Leaky Gut Specialist

leaky gut specialist harley street

Guardian featured Harley Street IBS & Autoimmune Clinic is known as the leaky gut specialist. Leaky Gut or Intestinal Hyper-permeability does exist and has been discussed in the medical literature for at least 100 years and there are many health conditions and diseases related to it.

The Greek physician,Hippocrates, known as the Father of Medicine and who lived around 460-370BC, said, “All disease begins in the gut.” It’s over 2,000 years since he died and scientific research has now proven he was right. There is now a growing understanding of immunity, gut function and how  diet and lifestyle can damage our gut.

What Causes Leaky Gut?

The intestines are protected by a single layer of epithelial cells that are linked together by tight junction proteins. Leaky gut is a consequence of intestinal tight-junction malfunction, where the junctions are no longer as tight as they should be. These junctions are in effect a kind of border control that controls what is allowed to pass into the bloodstream from the digestive system. Nutrients are allowed to pass through but anything toxic or disease causing such as bacteria is kept out.

When you have leaky gut, tiny particles that should never be able to enter your bloodstream manage to get through. This results in autoimmune reactions and inflammation.

Some of the underlying causes of leaky gut include:

  • Environmental factors
  • Poor gut flora
  • Poor diet
  • Long-term stress
  • Toxicity

What are some of the symptoms of leaky gut? 

  • Food Sensitivities – because of the toxins that enter the bloodstream, the immune system produces various antibodies, which may make them more susceptible to antigens in certain foods. In studies leaky gut and food allergies have been linked
  • Autoimmune Disease – the key to understanding how leaky gut can cause an autoimmune disease is through the research done on a protein known as zonulin. Zonulin is the modulator of intercellular tight junctions. When the zonulin pathway is disrupted, intestinal and autoimmune, inflammatory disorders can occur

Alteration of the gut barrier seems to facilitate the onset of a variety of health conditions. It is therefore important to improve gut barrier functions.

The good news is that work can be done to diagnose and address the underlying issues causing this increase in permeability, thereby helping to alleviate inappropriate immune responses. Our leaky gut specialist can help you.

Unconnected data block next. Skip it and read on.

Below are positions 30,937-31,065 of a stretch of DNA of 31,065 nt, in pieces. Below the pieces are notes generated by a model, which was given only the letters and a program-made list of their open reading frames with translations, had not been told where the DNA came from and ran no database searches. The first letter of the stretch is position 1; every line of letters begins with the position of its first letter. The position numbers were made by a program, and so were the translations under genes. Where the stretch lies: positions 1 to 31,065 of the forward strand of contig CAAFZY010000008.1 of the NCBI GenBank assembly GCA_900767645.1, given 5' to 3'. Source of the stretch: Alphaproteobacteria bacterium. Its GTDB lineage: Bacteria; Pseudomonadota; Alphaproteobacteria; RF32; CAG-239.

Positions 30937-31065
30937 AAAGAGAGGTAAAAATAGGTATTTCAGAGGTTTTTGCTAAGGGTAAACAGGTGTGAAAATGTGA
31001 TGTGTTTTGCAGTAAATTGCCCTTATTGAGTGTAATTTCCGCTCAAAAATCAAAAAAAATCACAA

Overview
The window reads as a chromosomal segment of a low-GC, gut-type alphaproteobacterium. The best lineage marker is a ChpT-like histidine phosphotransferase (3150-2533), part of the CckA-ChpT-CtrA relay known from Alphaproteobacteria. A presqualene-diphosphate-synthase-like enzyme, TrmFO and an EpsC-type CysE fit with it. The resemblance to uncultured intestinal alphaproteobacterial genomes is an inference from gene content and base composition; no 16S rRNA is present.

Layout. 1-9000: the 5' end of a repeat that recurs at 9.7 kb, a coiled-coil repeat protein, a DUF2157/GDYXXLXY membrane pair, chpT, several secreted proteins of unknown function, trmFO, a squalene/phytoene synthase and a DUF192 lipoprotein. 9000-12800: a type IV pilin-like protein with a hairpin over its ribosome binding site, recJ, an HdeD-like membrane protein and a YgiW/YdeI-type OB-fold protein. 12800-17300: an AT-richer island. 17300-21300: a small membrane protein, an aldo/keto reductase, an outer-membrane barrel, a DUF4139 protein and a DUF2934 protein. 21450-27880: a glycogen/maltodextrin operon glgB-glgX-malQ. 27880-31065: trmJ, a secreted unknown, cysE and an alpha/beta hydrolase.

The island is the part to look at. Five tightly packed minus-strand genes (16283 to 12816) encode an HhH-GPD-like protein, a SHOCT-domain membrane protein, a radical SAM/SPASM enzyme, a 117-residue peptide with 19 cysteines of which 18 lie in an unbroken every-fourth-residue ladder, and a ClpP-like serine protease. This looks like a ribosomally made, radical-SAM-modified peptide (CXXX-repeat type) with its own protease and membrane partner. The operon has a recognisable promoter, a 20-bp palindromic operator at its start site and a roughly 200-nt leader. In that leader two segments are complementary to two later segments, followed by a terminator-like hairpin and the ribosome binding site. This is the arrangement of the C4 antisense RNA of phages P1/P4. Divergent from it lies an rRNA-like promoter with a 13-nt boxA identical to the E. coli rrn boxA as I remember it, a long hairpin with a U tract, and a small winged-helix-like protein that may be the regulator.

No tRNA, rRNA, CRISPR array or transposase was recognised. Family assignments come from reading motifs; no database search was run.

If you are interested in this Functional Medicine approach to your health issues, please call our Medical Secretary for an appointment with our leaky gut specialist


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Physiological, pathological, and therapeutic implications of zonulin-mediated intestinal barrier modulation: living life on the edge of the wall. Fasano A. Am J Pathol. 2008 Nov;173(5):1243-52. doi: 10.2353/ajpath.2008.080192. Epub 2008 Oct 2. PMID: 18832585

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Zonulin, a regulator of epithelial and endothelial barrier functions, and its involvement in chronic inflammatory diseases.
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Intestinal permeability and its regulation by zonulin: diagnostic and therapeutic implications.
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Breaking Down Barriers: How Understanding Celiac Disease Pathogenesis Informed the Development of Novel Treatments.
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Restoration of impaired intestinal barrier function by the hydrolysed casein diet contributes to the prevention of type 1 diabetes in the diabetes-prone BioBreeding rat. Visser JT, Lammers K, Hoogendijk A, Boer MW, Brugman S, Beijer-Liefers S, Zandvoort A, Harmsen H, Welling G, Stellaard F, Bos NA, Fasano A, Rozing J. Diabetologia. 2010 Dec;53(12):2621-8. doi: 10.1007/s00125-010-1903-9. Epub 2010 Sep 19. PMID: 20853098 Free PMC article.

Development, validation and implementation of an in vitro model for the study of metabolic and immune function in normal and inflamed human colonic epithelium. Pedersen G. Dan Med J. 2015 Jan;62(1):B4973. PMID: 25557335 Review.

Zonulin as a potential putative biomarker of risk for shared type 1 diabetes and celiac disease autoimmunity. Wood Heickman LK, DeBoer MD, Fasano A. Diabetes Metab Res Rev. 2020 Mar 12:e3309. doi: 10.1002/dmrr.3309. PMID: 32162764 Review.